Polluter pays the principle: India vs. the USA

The ultimate goal of the doctrines of environment law is to make the polluter bear the cost and responsibility for polluting the environment. The OECD in the Recommendation of the Council on Guiding Principles concerning Economic Aspects of Environmental Policies created the idea of the Polluter Pays Principle and states that: the polluter should bear the expenses of carrying out the above-mentioned measures decided by public authorities to ensure that the environment is in an acceptable state. This principle now plays an important role in both national as well as international environmental policy formulation and legal strata of the environment.

Introduction

While environmental problems resulting from industrialization have increasingly become scientific, political, ethical as well as social priorities at local, national, regional, and international level, in the last two decades, a general concord has grown around the liberal suffrage for the need of increased involvement of the public in environmental law and policy. Regarding the notion of demand for Environmental laws, already in the Rio Declaration, it was held that ‘environmental issues are best handled with the participation of all concerned citizens at the relevant level’ [1]. The importance attributed to this statement at the European level is symbolized by the recent enactment of the Aarhus Convention [2], hailed by Kofi Annan as ‘the most ambitious venture in environmental democracy undertaken under the auspices of the UN.’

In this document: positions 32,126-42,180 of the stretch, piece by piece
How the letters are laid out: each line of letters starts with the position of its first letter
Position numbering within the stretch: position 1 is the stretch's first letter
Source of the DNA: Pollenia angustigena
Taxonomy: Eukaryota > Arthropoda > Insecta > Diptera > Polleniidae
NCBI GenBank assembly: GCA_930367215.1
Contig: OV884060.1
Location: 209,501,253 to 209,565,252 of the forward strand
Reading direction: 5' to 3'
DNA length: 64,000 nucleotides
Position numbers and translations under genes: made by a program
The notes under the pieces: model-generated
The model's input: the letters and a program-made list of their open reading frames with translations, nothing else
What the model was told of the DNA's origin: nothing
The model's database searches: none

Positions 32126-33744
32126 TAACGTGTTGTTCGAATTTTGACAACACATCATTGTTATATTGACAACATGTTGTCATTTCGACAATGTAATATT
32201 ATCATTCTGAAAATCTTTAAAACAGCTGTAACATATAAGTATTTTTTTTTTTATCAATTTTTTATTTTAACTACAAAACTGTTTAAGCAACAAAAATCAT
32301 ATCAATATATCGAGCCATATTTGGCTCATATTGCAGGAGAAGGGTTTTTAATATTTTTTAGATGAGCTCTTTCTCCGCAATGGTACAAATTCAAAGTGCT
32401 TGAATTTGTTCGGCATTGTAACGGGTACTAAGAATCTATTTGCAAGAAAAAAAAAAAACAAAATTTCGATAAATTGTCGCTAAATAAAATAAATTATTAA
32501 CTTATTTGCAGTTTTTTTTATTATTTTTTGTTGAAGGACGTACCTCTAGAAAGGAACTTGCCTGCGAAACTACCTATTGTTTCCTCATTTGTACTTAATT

The following article talks about the role of a theory “polluter pays the principle” its significance and a comparison between its legal interpretation in India and U.S.A. before coming to the core issue, let’s get a brief idea on the polluter pays principle.

Polluter Pays Principle

“If anyone intentionally spoils the water of another … let him not only pay damages but purify the stream or cistern which contains the water…” – Plato

The Polluter Pays Principle simply means that “If you make a mess, you must clean it up”. This is the fundamental on which this doctrine relies. It supports a remedial methodology which is concerned with restoring natural harm done by humans. It’s a rule in international environmental law where the polluting party pays for the harm or damage done to the natural environment. The following doctrine was enacted in Rylands v. Fletcher [3],’’ whoever for his purpose bring or keep anything on his land and is likely to do mischief if it escapes, must keep at his own risk,  if he fails to do so, then he is prima facie liable for the damage done by the escape. If escape brings any harm or likely to cause any harm or damage, then the person in charge is liable to compensate for the damage caused.

The polluter pays principle (PPP) for the very first time was mentioned in the recommendation of the OECD of 26th May 1972 and reaffirmed in the recommendation of 14th November 1974. The OCED Guiding Principles define the PPP as an instrument for “allocating costs of pollution prevention and control measures”.

Later on, The polluter pays principle became a part of a set of broader principles to guide sustainable development worldwide (formally known as the 1992 Rio Declaration). [4]

Principle 16 of the Rio Declaration [5] proclaims that:

“National authorities should endeavor (try to do) to promote the internalization of environmental costs and the use of economic instruments, taking into account the approach that the polluter should, in principle, bear the cost of pollution with due regard to the public interest and without distorting (without change)international trade and investment”.

Polluter Pays Principle significance in India

The year 1986 was a very revolutionary year for Environment law and Tort law, as within 2 years 2 major gas leak even happen Bhopal gas tragedy [6] and the Shriram gas leak case [7]. These 2 cases lead to the basic question of who shall be held liable for the damage caused to the Environment. It was declared by the court to protect the environment, we have to evolve a new principle and introduced new norms to tackle these new problems raised in a new highly industrialized economy’.